Ferrari will be looking to carry on their impressive resurgence in 2017, and even go one step better and win a major championship for the first time in a decade. The team however will need to focus on their reliability and in season development for that to happen.
For the first half of the 2017 season Ferrari mounted an impressive bid for the championship that left Mercedes faltering. Following a dominant 1-2 finish in Monaco for the Scuderia, many thought that this move signalled the end of the Mercedes control of the championship.
However once Mercedes tamed their car, the challenge became a little harder for the Ferrari team. And after summer break their championship bid fell to pieces in three races. A crash in Singapore, followed by reliability issues in Malaysia and Japan ultimately cost the team the drivers championship.
Ferrari confirmed the appointment of Maria Mendoza to aid the Scuderia’s under-fire quality control department. Reliability remains a key area for Ferrari to improve in in 2018 if they wish to be in the hunt for championships. It’s not the only area they have to work on though.
While Red Bull enjoyed a resurgence last season following a slow start to 2017, and Mercedes started to fine tune their “diva” to get the best results, Ferrari seemed to lose out heavily in the development wars. Towards the end of the season the fight seemed to very much be between Red Bull and Mercedes with Ferrari occasionally making an appearance. If the team are truly serious about challenging for a title in 2018, they need to work on their in season development a lot more.
The Ferrari team still have plenty of room for improvement around their car design. Rumours are the new Ferrari will be around 6cm longer than its predecessor, heading towards the design Mercedes had for their 2017 car. The team also offered an insight into an area of development on their aero for this season, when they trialled a ‘Red Bull-style’ diffuser in practice at the final race in Abu Dhabi in 2017 and the subsequent test.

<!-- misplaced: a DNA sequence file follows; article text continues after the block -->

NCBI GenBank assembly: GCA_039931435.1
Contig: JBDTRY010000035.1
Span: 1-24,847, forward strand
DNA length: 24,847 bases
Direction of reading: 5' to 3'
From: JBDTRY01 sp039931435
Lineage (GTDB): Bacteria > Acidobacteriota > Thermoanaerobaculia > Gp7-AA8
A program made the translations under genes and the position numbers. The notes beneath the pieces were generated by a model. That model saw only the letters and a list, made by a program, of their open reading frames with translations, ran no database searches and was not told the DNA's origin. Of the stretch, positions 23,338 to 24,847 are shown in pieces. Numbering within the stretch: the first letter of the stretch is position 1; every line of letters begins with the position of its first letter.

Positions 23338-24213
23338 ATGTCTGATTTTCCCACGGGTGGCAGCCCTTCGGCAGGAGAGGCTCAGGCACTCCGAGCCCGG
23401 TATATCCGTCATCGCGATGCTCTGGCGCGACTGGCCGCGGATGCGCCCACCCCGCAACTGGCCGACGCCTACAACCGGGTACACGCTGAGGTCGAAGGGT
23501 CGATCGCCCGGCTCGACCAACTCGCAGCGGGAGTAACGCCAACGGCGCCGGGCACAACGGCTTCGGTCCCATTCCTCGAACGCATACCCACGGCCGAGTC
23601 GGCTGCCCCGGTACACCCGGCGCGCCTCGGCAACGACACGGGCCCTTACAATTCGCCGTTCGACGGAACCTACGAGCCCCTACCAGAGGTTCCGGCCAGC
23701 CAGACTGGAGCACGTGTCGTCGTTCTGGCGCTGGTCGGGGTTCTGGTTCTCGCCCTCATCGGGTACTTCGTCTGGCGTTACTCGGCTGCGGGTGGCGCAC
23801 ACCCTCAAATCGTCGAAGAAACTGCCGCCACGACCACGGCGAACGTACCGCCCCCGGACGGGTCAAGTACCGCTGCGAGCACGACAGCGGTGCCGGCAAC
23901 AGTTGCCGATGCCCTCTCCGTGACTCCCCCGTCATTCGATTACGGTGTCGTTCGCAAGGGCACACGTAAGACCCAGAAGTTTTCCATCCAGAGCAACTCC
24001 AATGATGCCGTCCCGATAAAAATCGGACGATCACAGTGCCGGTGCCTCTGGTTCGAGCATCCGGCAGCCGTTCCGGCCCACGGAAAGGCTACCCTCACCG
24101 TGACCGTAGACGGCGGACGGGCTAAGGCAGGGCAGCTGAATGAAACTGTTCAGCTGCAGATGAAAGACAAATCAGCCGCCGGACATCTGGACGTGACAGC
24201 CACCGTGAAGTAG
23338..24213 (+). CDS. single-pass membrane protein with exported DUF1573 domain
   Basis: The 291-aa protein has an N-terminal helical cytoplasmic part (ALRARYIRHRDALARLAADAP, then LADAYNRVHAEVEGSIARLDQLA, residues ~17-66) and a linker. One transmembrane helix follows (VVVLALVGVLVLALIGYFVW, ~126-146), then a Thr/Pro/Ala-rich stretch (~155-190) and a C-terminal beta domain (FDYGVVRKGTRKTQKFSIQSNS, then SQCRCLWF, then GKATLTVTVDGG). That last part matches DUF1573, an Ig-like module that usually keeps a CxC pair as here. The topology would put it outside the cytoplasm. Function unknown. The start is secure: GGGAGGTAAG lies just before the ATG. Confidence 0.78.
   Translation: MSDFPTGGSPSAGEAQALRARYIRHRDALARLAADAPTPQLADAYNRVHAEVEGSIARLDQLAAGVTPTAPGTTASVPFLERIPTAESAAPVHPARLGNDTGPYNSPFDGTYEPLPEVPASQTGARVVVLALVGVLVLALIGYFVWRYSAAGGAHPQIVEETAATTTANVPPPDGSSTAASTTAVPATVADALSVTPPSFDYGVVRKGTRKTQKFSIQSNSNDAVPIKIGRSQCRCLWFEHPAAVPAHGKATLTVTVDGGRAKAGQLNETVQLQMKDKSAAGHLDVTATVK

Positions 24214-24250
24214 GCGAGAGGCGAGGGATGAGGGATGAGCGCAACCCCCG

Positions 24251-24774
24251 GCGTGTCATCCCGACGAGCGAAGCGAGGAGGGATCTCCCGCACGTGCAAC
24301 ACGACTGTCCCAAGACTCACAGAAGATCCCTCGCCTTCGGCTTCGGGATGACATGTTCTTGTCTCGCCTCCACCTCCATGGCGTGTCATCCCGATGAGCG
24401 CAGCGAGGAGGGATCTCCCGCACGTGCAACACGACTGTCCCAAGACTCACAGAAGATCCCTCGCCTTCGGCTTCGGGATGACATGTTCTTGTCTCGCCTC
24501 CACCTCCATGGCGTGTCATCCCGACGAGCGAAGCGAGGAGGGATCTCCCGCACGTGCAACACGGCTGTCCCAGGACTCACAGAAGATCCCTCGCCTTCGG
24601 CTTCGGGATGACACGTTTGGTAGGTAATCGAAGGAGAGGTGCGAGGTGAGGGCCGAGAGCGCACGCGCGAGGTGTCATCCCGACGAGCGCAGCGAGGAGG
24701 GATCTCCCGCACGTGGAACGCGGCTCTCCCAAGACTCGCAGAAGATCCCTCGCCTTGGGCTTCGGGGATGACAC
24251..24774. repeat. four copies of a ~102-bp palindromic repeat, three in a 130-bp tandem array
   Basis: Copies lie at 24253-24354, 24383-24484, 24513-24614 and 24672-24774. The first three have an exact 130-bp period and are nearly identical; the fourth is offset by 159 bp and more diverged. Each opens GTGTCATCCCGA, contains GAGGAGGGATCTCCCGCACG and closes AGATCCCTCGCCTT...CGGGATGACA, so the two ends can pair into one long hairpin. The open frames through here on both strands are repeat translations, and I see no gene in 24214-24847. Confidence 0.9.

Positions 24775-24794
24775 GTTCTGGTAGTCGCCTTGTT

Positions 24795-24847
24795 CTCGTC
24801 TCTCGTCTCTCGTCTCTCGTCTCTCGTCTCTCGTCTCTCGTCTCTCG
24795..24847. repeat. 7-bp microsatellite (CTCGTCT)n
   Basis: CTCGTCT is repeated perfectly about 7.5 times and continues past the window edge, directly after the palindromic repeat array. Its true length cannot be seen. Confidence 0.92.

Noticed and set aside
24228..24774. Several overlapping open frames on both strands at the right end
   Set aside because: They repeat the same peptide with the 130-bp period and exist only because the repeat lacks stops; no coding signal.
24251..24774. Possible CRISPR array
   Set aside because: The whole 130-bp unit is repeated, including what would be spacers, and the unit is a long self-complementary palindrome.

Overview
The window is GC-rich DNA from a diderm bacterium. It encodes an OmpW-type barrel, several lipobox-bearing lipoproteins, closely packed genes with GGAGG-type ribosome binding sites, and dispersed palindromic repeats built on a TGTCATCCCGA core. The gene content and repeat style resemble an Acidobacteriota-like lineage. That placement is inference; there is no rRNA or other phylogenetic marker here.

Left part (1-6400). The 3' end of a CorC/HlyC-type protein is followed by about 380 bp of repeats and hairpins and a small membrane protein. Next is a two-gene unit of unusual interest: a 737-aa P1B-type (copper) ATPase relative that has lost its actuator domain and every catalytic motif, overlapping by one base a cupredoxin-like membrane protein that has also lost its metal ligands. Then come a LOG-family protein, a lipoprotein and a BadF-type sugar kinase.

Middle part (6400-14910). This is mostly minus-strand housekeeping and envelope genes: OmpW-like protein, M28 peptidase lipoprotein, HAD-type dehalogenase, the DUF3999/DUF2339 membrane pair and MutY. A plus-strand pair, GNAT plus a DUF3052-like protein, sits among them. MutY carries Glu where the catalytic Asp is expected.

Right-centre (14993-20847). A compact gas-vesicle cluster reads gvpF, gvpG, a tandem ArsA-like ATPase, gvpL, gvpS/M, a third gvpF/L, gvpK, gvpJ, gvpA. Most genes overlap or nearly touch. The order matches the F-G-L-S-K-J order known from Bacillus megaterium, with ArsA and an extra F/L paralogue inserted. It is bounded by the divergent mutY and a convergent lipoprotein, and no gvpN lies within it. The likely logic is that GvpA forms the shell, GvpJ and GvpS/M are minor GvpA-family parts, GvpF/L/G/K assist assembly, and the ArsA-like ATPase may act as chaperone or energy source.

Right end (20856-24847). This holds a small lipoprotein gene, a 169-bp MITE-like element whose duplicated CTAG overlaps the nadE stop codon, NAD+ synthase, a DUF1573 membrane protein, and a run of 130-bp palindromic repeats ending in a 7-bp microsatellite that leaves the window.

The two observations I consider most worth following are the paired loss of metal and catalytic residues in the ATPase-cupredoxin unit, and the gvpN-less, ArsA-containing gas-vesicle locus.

Red Bull meanwhile are facing the prospect of a battle before the season has even started with the FIA regarding their suspension. Following several complaints, likely prompted by the other teams, the FIA are getting tough on suspension systems which optimise aerodynamics and tyre performance rather than suspend the car.
One of the teams that benefits most from this duel uses for suspension is Red Bull. The team have found a huge advantage by being able to vary the rising rates of their front suspensions on their car. This results in giving the car a near perfect balance. Which in turn, results in the car getting the best from it’s aero package in each corner without having to compromise the car as a result. This means no matter what type of corner it is, the days of engineers having to compromise between low speed and high-speed balance are gone.
While the system is very clever the FIA’s Charlie Whiting, likely at the behest of the other teams on the grid without this suspension, is cracking down with more technical directives. Whiting has decided that teams need to come to him and prove everything they have around the suspension satisfies the rules. And that it’s primary purpose is to suspend, rather than optimise aero and tyre performance.